TOKYO -- A senior labor ministry official in charge of statistics made a decision not to report problems with a wage survey in response to a government-wide review triggered by an earlier labor data scandal, ministry officials revealed on Feb. 1.
The head of the Employment, Wage and Labor Welfare Statistics Office at the Ministry of Health, Labor and Welfare initiated the alleged cover-up of the problems with the Basic Survey on Wage Structure, according to the outcome of an in-house probe.
"It is clear that (the bureaucrat) had certain intentions by not reporting the problem," explained Masahiko Yamada, the ministry's deputy vice-minister in charge of human resources development, at a press conference at the ministry. "The cover-up was undeniably deliberate." Yamada added that the ministry will conduct a thorough probe and take punitive action.
The Basic Survey on Wage Structure collects data on wages by types and length of employment, and sex of workers. The labor ministry has already revealed that the poll was conducted in a way not specified in a plan submitted to the Ministry of Internal Affairs and Communications, which oversees the nation's statistics, as required by law. The survey plan called for direct visits to employers, but the ministry did not deploy staff and mailed questionnaires to the pollees instead. The ministry also failed to cover certain drinking establishments.
According to ministry officials, wage statistics officials were aware of the rule violations as early as 2006. The problem was reported to Yasuyuki Onishi, then director-general in charge of statistics policy in late December 2018, when the ministry was preparing revisions to the survey plan to include foreign workers as respondents as Japan will accept more overseas workers starting in April. Onishi also instructed the stats office chief to include a change to a mail survey to reflect the reality.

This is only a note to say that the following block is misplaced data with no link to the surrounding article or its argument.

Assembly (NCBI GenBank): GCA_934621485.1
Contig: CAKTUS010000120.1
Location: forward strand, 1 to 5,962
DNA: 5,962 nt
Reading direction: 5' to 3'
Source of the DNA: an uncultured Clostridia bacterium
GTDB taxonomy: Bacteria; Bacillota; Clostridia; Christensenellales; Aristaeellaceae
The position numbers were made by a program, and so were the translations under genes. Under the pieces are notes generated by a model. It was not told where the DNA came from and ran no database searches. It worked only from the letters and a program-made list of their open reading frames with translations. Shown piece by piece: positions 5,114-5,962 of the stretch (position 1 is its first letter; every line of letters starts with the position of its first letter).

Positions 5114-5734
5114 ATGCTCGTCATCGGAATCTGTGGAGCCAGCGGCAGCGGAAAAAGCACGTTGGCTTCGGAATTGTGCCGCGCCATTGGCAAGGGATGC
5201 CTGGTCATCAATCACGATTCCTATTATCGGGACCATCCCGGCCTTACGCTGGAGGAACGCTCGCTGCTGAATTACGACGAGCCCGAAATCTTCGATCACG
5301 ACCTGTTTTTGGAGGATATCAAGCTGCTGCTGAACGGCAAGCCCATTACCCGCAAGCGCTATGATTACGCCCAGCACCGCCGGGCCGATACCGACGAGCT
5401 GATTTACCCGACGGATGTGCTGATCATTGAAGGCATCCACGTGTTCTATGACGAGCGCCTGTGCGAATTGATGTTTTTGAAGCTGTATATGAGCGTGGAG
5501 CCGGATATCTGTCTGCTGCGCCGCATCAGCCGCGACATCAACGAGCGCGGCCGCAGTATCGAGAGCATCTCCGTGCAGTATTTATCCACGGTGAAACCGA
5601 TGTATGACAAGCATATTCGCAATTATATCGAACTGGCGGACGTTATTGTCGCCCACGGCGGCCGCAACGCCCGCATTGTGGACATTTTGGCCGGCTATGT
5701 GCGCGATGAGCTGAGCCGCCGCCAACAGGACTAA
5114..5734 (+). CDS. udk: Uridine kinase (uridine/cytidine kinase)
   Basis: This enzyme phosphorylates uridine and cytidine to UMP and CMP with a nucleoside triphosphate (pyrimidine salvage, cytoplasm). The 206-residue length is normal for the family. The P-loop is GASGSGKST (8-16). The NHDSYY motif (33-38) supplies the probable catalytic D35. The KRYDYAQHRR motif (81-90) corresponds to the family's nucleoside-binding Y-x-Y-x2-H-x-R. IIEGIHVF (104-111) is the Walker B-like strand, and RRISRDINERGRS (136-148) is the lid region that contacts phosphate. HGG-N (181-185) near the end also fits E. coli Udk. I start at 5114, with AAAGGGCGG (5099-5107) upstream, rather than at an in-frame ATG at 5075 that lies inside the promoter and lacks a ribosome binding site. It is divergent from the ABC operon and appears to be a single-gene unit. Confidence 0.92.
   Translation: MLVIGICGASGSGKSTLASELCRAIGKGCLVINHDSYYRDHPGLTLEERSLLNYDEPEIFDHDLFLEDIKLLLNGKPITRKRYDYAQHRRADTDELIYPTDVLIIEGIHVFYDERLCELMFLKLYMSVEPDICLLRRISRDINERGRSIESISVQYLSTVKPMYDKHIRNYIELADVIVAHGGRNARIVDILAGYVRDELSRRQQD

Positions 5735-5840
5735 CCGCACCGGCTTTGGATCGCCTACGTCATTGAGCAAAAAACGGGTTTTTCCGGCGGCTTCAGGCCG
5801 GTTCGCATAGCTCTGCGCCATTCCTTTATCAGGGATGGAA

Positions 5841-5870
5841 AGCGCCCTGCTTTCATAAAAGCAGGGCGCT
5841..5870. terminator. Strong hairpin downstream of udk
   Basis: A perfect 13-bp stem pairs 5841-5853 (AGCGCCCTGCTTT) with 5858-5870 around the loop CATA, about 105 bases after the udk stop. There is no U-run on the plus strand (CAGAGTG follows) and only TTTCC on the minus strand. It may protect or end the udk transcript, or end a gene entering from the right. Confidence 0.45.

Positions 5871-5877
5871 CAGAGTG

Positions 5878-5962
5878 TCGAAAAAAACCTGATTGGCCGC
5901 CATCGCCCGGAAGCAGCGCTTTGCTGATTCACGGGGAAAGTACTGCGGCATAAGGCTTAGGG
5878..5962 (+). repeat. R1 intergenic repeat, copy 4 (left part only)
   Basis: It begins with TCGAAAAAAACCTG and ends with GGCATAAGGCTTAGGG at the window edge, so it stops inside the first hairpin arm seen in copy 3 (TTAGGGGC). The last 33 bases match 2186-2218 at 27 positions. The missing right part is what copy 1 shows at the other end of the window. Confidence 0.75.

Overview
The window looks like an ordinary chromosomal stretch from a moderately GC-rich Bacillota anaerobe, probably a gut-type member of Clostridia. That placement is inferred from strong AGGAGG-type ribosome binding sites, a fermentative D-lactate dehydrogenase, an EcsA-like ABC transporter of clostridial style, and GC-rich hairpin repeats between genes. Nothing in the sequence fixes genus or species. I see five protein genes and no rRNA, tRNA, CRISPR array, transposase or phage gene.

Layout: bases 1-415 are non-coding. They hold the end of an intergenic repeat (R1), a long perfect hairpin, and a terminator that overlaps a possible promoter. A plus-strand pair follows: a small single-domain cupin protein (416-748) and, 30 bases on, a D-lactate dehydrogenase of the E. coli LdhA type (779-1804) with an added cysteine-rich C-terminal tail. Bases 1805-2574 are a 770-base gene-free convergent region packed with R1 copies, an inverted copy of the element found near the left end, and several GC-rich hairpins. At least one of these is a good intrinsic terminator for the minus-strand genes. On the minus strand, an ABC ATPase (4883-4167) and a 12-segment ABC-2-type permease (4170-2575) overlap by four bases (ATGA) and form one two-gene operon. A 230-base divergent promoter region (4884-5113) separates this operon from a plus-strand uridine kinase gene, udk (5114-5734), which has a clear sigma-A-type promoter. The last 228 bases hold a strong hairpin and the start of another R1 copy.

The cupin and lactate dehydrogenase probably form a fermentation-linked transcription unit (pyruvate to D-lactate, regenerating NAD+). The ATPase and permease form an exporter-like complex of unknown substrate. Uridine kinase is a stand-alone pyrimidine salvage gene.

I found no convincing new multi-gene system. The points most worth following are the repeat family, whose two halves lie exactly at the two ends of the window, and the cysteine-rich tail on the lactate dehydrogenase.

The office chief, however, did not reveal those problems to internal affairs ministry officials when he consulted with them about plan changes. Moreover, even when the office chief was instructed to review its key statistics including the basic wage survey due to another labor stats scandal, the senior bureaucrat chose not to mention those irregularities. The review covered all 56 fundamental statistics collected by government ministries and agencies.
"The survey plan revisions included adding foreign workers as poll targets, which absolutely had to be incorporated," the official was quoted as saying by ministry officials. "I was worried that if I reported the problems I would not be able to make the revision (regarding foreigners)."
The office chief wanted to explain to Onishi his intention not to report the irregularities, but did not get the opportunity, and didn't report the problem to the internal affairs ministry, either. Onishi found out that the problems were not included in the ministry's draft report for the government-wide statistics review when he was reviewing it on Jan. 25, and reported them to labor minister Takumi Nemoto and the internal affairs ministry.
The government-wide review of 56 fundamental statistics was ordered by Chief Cabinet Secretary Yoshihide Suga after the labor ministry's Monthly Labor Survey was found to be based partly on an illicit data collection method, which caused tens of billions of yen in payment shortfalls for work-related benefits affecting tens of millions of people.
The internal affairs ministry revealed the results of the review on Jan. 24 which showed that 22 statistics collected by seven ministries had problems. It was only Jan. 28 that the labor ministry announced the problems with the basic wage survey.
The chief of the statistics office told the Mainichi Shimbun that they cannot answer questions because an investigation is ongoing.
(Japanese original by Shunsuke Kamiashi and Akira Okubo, City News Department; Hiroyuki Harada and, Medical & Welfare Department)